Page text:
Incidence rate differences of mesothelioma after primary prostate cancer
Exposure
Cases
n = 471
Pyrs
3,985,991
Univariate analysis
Multivariate analysisc,d
IRD
(95 % CIs)
p value
IRD
(95 % CIs)
p value
Per 100,000 pyrs
 
Per 100,000 pyrs
 
Radiotherapy
None
281
2,651,827
0.00
(Ref.)
 
0.00
(Ref.)
 
EBRT alone or in combination
168
1,137,412
4.17
(1.62, 6.73)
0.001
3.31
(0.72, 5.90)
0.012
Othera
22
196,752
0.85
(−4.25, 5.42)
0.786
0.78
(−4.06, 5.63)
0.751
Race
White
430
3,289,232
0.00
(Ref.)
 
0.00
(ref.)
 
Black
22
436,309
−8.03
(−10.47, −5.59)
<0.001
−5.10
(−7.60, −2.61)
<0.001
Otherb
19
260,450
−5.78
(−9.28, −2.27)
0.007
−6.54
(−10.10, −2.99)
<0.001
County of residence mesothelioma relative risk
Lowest tertile
20
411,868
0.00
(ref.)
 
0.00
(Ref.)
 
Median tertile
171
1,736,156
4.99
(2.40, −7.58)
0.001
4.88
(2.30, 7.47)
<0.001
Highest tertile
280
1,837,966
10.38
(7.60, −13.16)
<.0001
9.69
(6.91, 12.47)
<0.001
SEER 9 Registries (1973–1991) and SEER 13 Registries (1992–2009)
EBRT external beam radiotherapy, IRR incidence rate ratios, Pyrs person-years, ref. reference category, 95 % CIs 95 % confidence intervals
aOther includes radioactive implants; radioisotopes; radiation, method or source not specified; other radiation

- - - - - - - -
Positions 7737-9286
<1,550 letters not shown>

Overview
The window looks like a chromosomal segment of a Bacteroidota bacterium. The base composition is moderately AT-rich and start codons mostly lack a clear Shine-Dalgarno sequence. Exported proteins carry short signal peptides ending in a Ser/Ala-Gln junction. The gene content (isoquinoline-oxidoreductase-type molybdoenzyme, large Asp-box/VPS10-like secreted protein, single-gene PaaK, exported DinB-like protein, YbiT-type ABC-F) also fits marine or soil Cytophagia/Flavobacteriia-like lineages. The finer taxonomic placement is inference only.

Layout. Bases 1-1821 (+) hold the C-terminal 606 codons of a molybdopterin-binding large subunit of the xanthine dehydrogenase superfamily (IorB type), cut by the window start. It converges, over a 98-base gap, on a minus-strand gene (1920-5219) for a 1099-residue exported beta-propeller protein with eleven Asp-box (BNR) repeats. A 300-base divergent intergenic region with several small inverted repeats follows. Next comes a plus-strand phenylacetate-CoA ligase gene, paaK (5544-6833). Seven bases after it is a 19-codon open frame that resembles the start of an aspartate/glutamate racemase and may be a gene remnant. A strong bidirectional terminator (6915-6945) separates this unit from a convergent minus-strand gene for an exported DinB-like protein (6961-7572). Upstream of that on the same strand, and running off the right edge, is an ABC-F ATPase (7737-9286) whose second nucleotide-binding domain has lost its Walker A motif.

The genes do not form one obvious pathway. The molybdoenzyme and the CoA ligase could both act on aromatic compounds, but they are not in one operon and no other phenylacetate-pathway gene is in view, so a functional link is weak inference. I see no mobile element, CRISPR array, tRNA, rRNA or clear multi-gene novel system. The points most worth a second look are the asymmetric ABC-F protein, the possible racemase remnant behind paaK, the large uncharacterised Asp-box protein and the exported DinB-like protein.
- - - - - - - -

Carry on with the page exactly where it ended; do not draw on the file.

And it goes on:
bOther includes American Indian/AK Native; Asian/Pacific Islander; other unspecified; unknown
cModel additionally adjusted by age class and calendar period, introduced in the model as time-varying covariates
dIncidence rate difference and relative 95 % confidence intervals estimated according to Xu et al. [22]
Complete information on tumor grade and stage were available for only 321,041 prostate cancers recorded between 1988 and 2009. The IRR of mesothelioma for subjects exposed to EBRT increased only by 2 % after adjusting by tumor stage and grade and neither of these two classifications showed any evidence of association with mesothelioma risk (see Web Table 1). The IRR of mesothelioma for EBRT estimated in the sensitivity analysis conducted using non-irradiated patients who received surgery as the comparison group was identical to that obtained when using all the non-irradiated patients as the reference category (Web Table 2).